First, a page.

Unitary Constitution – Definition, Features, Advantages and Disadvantages
Definition of Unitary Constitution
In a unitary constitution, all politicalpowers goes to the central and concentrated in the hands of a single authority or government. The constitution recognises the sole authority of the central government. Other component units, for instance, state or local governments, had no powers deposited in them.
However, the central government in a unitary constitution has the power to create local authorities and give them power to make policies and decisions peculiar to their localities. Countries operating unitary constitution are – Britain, France and Italy.
This chapter covers the definition, types, sources, features and scope of constitution.
The advantages of a unitary constitution include the following:
Flexible Constitution – The constitution is generally flexible, and may be unwitting, making it easy to amend. The amendment procedure is in line with the process of law-making in the Parliament.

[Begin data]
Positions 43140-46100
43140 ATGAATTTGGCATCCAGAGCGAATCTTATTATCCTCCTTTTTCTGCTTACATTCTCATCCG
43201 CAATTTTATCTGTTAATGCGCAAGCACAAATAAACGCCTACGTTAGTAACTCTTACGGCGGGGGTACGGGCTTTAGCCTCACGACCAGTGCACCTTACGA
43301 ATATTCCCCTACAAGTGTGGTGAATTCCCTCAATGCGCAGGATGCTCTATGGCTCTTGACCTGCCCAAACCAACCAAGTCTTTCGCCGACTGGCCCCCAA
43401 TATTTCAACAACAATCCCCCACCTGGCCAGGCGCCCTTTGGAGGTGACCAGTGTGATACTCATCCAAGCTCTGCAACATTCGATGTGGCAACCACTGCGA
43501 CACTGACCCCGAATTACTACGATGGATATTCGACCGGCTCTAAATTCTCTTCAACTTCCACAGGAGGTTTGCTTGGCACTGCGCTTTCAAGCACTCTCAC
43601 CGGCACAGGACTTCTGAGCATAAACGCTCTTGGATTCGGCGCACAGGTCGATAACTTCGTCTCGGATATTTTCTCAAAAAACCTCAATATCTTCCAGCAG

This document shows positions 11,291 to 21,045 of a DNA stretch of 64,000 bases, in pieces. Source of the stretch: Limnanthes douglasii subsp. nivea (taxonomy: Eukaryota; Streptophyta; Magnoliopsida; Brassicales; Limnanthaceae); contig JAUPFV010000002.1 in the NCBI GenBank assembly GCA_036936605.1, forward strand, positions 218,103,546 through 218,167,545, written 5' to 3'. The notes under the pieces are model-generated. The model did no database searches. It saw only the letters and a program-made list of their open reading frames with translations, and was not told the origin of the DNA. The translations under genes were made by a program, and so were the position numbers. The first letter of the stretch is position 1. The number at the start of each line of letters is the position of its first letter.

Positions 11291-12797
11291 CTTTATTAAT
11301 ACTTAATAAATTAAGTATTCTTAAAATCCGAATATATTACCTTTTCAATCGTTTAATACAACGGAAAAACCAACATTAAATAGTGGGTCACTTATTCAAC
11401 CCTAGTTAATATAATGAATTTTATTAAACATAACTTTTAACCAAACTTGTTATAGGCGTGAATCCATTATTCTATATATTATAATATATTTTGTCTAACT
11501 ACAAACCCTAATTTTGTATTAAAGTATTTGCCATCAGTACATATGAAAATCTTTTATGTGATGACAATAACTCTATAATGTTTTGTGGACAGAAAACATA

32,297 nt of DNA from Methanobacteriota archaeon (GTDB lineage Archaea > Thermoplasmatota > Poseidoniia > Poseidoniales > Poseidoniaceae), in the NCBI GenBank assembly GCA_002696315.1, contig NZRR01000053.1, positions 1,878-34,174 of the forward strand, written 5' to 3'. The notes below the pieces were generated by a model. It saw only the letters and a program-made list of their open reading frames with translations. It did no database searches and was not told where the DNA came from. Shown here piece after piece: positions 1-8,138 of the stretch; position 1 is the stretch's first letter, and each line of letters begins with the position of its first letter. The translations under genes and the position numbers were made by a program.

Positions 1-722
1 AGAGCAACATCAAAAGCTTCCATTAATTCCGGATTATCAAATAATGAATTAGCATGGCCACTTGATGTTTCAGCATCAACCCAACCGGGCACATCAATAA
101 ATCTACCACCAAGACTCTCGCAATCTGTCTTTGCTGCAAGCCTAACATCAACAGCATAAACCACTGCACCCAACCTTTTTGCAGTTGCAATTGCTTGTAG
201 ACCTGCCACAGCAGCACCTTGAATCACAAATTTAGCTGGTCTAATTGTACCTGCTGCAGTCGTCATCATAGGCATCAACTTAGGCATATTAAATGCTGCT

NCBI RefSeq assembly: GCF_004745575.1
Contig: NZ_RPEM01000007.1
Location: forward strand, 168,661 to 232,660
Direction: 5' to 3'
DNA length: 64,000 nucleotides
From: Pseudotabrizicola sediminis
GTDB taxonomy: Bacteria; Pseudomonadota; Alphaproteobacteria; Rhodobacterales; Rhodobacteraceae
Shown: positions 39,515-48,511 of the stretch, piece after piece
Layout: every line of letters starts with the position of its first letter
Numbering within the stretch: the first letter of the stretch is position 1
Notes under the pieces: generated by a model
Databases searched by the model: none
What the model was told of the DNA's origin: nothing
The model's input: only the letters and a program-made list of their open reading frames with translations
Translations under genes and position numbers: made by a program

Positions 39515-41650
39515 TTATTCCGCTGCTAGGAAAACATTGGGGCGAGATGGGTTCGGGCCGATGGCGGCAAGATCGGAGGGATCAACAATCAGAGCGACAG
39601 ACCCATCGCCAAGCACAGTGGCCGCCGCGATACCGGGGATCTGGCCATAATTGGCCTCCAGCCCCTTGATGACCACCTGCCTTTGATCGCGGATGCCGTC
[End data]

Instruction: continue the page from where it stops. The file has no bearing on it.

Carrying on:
Development – The developments of the various region and units are even and uniform because the centre decides for all.
Unity – The concentration of power is in the hand of a single central authority makes it possible for it to enforce unity in the country.
Changes are easily made – Changes of different proportion can easily be made in the system. For example, in the areas of infrastructure, restructuring of the economy and appointments.
Non-Duplicate of functions – Unnecessary duplication of powers and functions are avoided.
Cost saving – Not many workers are involved in government and so the cost of running the system is reduced to the barest minimum.
Strong centre – This is because all the powers in a unitary states are concentrated in the hands of the central government. The central government in a unitary state is stronger than that of the federal state.
Quick decision making – Decisions, policy quickly implemented in a unitary state. This is because the central government makes decision for the whole country.